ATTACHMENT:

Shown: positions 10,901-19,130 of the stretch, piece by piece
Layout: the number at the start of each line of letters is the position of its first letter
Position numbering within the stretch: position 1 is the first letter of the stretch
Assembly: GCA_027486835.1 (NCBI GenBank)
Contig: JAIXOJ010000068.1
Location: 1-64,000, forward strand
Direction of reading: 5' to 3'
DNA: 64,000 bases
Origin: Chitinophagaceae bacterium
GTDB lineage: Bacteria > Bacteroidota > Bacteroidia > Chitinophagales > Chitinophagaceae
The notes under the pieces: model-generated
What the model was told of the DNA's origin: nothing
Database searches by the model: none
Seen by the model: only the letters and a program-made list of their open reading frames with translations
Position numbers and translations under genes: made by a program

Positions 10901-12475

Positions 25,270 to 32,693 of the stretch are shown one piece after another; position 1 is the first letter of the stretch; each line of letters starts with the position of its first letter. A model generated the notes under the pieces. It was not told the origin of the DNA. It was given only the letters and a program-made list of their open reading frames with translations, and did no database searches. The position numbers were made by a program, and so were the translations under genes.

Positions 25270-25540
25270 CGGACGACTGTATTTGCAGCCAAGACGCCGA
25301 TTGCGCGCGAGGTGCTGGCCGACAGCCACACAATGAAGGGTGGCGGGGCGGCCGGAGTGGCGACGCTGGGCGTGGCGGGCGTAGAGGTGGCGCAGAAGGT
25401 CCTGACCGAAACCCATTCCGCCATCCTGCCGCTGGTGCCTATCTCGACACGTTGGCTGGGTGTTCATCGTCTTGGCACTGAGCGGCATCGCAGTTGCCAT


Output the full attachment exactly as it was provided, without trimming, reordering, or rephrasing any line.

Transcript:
Shown: positions 10,901-19,130 of the stretch, piece by piece
Layout: the number at the start of each line of letters is the position of its first letter
Position numbering within the stretch: position 1 is the first letter of the stretch
Assembly: GCA_027486835.1 (NCBI GenBank)
Contig: JAIXOJ010000068.1
Location: 1-64,000, forward strand
Direction of reading: 5' to 3'
DNA: 64,000 bases
Origin: Chitinophagaceae bacterium
GTDB lineage: Bacteria > Bacteroidota > Bacteroidia > Chitinophagales > Chitinophagaceae
The notes under the pieces: model-generated
What the model was told of the DNA's origin: nothing
Database searches by the model: none
Seen by the model: only the letters and a program-made list of their open reading frames with translations
Position numbers and translations under genes: made by a program

Positions 10901-12475

Positions 25,270 to 32,693 of the stretch are shown one piece after another; position 1 is the first letter of the stretch; each line of letters starts with the position of its first letter. A model generated the notes under the pieces. It was not told the origin of the DNA. It was given only the letters and a program-made list of their open reading frames with translations, and did no database searches. The position numbers were made by a program, and so were the translations under genes.

Positions 25270-25540
25270 CGGACGACTGTATTTGCAGCCAAGACGCCGA
25301 TTGCGCGCGAGGTGCTGGCCGACAGCCACACAATGAAGGGTGGCGGGGCGGCCGGAGTGGCGACGCTGGGCGTGGCGGGCGTAGAGGTGGCGCAGAAGGT
25401 CCTGACCGAAACCCATTCCGCCATCCTGCCGCTGGTGCCTATCTCGACACGTTGGCTGGGTGTTCATCGTCTTGGCACTGAGCGGCATCGCAGTTGCCAT